Degree Type


Date of Award


Degree Name

Doctor of Philosophy


Materials Science and Engineering

First Advisor

Steve W. Martin


Chalcogenide glassy electrolytes have been extensively studied because of their high conductivities and their potential application as solid state electrolytes in high energy density, high performance batteries and fuel cells. The radius of the mobile cation plays an important role in determining the magnitude of the ionic conductivity and the activation energy. However, to date, very little if any research has been conducted to examine the cation radius dependence of the ionic conductivity in chalcogenide glasses. Hence, in this research the MI + M2S + (0.1Ga2S3 + 0.9GeS2) glass systems, where M = Li, Na, K and Cs, were studied in order to examine the effect of cation radius on the ion transport mechanisms in fast ionic conducting (FIC) chalcogenide glasses;The structures of the glasses in this system were studied by Raman and IR spectroscopy and it was found that the progressive formation of non-bridging sulfurs occurs with the addition of the alkali sulfides. As found in other studies of similar chalcogenide glass systems, the addition of alkali iodide causes little change in the glass structure;The ionic conductivity was found to exhibit the typical compositional dependence, increasing exponentially with alkali cation concentration. Correspondingly, the activation energy was also found to be composition dependent, showing a large difference between Li, Na, and K, Cs. The effect of the alkali radius on the activation energy was analyzed based on modified Anderson and Stuart model;For the first time, the mobile carrier density in the FIC chalcogenide glasses was determined using space charge polarization theory. The experimental impedance spectroscopy data was fitted using appropriate equivalent circuit. The binding energy was obtained through the temperature dependent of mobile carrier density. In this way, the influence of carrier density and mobility on the ionic conductivity was separated;In addition, the structures of low-alkali-content Na2S + B 2S3 (x ≤ 0.2) glasses were studied by neutron and synchrotron x-ray diffraction. Results of our diffraction and modeling studies provide direct structural evidence that doping B2S3 with Na2S creates a large number of tetrahedrally coordinated boron and S-S pairs in the glass.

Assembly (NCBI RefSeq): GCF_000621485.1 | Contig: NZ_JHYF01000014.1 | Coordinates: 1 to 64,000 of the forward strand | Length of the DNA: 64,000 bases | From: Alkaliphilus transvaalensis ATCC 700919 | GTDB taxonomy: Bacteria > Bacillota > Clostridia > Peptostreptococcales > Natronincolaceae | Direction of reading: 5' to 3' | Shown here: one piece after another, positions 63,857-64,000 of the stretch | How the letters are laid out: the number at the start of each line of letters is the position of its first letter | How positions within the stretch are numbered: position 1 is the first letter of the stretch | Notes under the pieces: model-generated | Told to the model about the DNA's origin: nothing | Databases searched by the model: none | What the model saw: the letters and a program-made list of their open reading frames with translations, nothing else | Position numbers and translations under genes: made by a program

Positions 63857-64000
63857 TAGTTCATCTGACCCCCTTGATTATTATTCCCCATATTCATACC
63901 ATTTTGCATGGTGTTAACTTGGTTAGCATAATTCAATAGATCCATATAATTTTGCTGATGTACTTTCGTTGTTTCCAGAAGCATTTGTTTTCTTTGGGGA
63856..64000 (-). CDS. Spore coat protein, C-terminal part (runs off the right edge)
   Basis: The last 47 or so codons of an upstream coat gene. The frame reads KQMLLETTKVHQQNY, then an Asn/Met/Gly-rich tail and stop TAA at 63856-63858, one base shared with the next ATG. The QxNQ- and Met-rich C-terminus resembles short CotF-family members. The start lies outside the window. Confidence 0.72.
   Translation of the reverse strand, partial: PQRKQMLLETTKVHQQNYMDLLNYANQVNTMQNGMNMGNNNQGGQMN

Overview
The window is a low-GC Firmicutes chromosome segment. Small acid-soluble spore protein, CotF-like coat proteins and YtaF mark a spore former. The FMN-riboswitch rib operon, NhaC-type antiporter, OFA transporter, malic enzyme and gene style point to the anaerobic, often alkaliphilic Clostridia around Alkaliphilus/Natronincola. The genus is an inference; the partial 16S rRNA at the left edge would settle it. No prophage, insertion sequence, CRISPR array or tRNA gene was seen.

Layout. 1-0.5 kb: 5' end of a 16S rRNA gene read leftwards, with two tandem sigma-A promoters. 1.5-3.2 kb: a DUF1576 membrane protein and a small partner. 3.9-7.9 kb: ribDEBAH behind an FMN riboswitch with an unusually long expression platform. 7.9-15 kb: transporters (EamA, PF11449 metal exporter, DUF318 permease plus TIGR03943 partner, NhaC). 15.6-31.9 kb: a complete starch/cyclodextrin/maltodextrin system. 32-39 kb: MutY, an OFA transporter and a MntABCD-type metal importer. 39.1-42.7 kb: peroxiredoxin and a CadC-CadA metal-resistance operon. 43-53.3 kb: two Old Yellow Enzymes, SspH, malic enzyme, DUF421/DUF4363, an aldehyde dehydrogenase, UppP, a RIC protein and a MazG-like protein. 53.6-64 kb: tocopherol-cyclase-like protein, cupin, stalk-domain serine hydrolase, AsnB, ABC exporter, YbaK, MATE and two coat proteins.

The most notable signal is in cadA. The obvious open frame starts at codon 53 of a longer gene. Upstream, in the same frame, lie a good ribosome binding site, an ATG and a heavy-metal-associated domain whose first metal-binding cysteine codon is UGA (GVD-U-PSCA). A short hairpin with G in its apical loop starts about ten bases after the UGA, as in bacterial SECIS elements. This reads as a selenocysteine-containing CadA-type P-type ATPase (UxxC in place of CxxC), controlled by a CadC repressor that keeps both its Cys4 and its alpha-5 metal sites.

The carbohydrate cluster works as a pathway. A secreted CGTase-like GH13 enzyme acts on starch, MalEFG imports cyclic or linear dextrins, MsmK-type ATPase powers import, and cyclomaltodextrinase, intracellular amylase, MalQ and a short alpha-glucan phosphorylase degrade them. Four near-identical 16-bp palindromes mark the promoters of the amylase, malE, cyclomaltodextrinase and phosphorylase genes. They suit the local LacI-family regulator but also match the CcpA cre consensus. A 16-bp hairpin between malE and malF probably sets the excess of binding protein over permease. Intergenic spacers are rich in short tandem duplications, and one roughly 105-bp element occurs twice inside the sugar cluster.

Digital Repository @ Iowa State University,

Copyright Owner

Wenlong Yao



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147 pages